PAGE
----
30 November, 2005

Probe update

Not as dodgy as it sounds, I promise!

  • Following a successful launch, ESA scientists have begun checking out the instruments on the Venus Express probe, by pointing them back at the Earth-Moon system and taking some pictures with the VIRTIS spectrometer. VIRTIS stands for 'Visible and Infrared Thermal Imaging Spectrometer' (it can apparently measure at ultraviolet wavelengths too but that would have mucked up the acronym...) and is designed to measure the composition of the lower atmosphere by measuring in spectral windows which are not blocked out by clouds in the upper atmosphere - according to this site you might also be able to make some surface measurements at near-infrared frequencies, which would be pretty cool.

    The probe is already 3.5 million kilometres away, so the data collected are not particularly ground-breaking, but they confirm that the instrument is in good shape for the real observations, starting when the probe enters Venus orbit in April next year, and are useful for calibration purposes.

  • The MARSIS radar on the Mars Express has now been operating for four months, as is summarised here. The orbiter has a highly eccentric orbit, and during most of the observation time so far the time of closest approach has been in the daytime. This means that the best measurements are being made when the upper atmosphere (ionosphere) is excited by solar radiation, making it more opaque to the lower radar frequencies required to penetrate the sub-surface. We're still getting lots of data about the structure of the Martian atmosphere and surface, but the real fun begins next month, when the closest approach will be at night; the search for underground water can then start in earnest. This delay in sub-surface measurements was not intentional, but a conseqeunce of the delay in deploying the radar booms last year. I'm glad the mission has been extended to compensate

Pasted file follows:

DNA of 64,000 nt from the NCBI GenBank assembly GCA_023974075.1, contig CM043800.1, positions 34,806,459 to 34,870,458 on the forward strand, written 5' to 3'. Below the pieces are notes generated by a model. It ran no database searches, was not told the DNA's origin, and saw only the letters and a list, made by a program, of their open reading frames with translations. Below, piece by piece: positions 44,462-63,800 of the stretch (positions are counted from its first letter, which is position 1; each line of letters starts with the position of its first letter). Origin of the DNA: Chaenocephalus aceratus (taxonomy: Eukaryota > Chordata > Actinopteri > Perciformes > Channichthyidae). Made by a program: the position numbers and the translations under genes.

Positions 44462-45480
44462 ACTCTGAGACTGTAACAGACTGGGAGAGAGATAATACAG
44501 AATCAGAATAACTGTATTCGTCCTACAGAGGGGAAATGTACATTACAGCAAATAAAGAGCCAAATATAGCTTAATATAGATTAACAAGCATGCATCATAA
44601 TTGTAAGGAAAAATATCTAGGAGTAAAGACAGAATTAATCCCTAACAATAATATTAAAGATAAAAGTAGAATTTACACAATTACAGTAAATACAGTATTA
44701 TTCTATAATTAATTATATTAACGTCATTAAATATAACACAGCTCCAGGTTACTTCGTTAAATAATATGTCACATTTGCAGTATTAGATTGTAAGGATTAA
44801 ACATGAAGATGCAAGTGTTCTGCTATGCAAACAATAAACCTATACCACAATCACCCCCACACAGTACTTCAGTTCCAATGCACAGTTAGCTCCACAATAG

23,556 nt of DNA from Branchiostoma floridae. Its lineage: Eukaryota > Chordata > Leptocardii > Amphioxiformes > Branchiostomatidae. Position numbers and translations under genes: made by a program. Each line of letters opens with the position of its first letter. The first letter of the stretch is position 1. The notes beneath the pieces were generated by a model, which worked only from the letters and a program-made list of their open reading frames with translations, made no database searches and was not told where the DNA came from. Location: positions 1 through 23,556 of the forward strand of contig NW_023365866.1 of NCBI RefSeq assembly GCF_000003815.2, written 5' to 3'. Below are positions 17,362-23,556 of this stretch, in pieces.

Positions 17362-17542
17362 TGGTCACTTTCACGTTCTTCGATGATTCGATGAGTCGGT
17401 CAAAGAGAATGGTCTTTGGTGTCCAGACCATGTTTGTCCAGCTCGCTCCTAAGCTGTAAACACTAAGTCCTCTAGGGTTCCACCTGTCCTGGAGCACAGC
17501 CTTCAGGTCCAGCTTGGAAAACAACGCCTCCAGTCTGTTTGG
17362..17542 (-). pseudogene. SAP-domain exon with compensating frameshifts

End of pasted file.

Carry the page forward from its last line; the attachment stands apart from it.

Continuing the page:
• Meanwhile, New Scientist reports that the Japanese Hayabusa probe, which managed to land on an asteroid and collect surface samples over the weekend (on the second attempt - on the first landing attempt last week the pellet gun designed to dislodge material from the surface of the asteroid failed to fire) is suffering from a thruster malfunction.
    Problems with the thrusters and control systems have plagued this mission from the start, so even if they get it working it's not clear if there's enough fuel to return the samples to Earth. Fingers crossed.

  • Finally, another in the seemingly non-ending stream of fabulous images from Cassini:

    This image of Enceladus is backlit by the Sun, and illuminates plumes of water vapour rising up from its south pole. The cause of this geological activity is not yet understood, but it's still pretty cool!

    A larger image can be found here,and an enhanced false colour image here.

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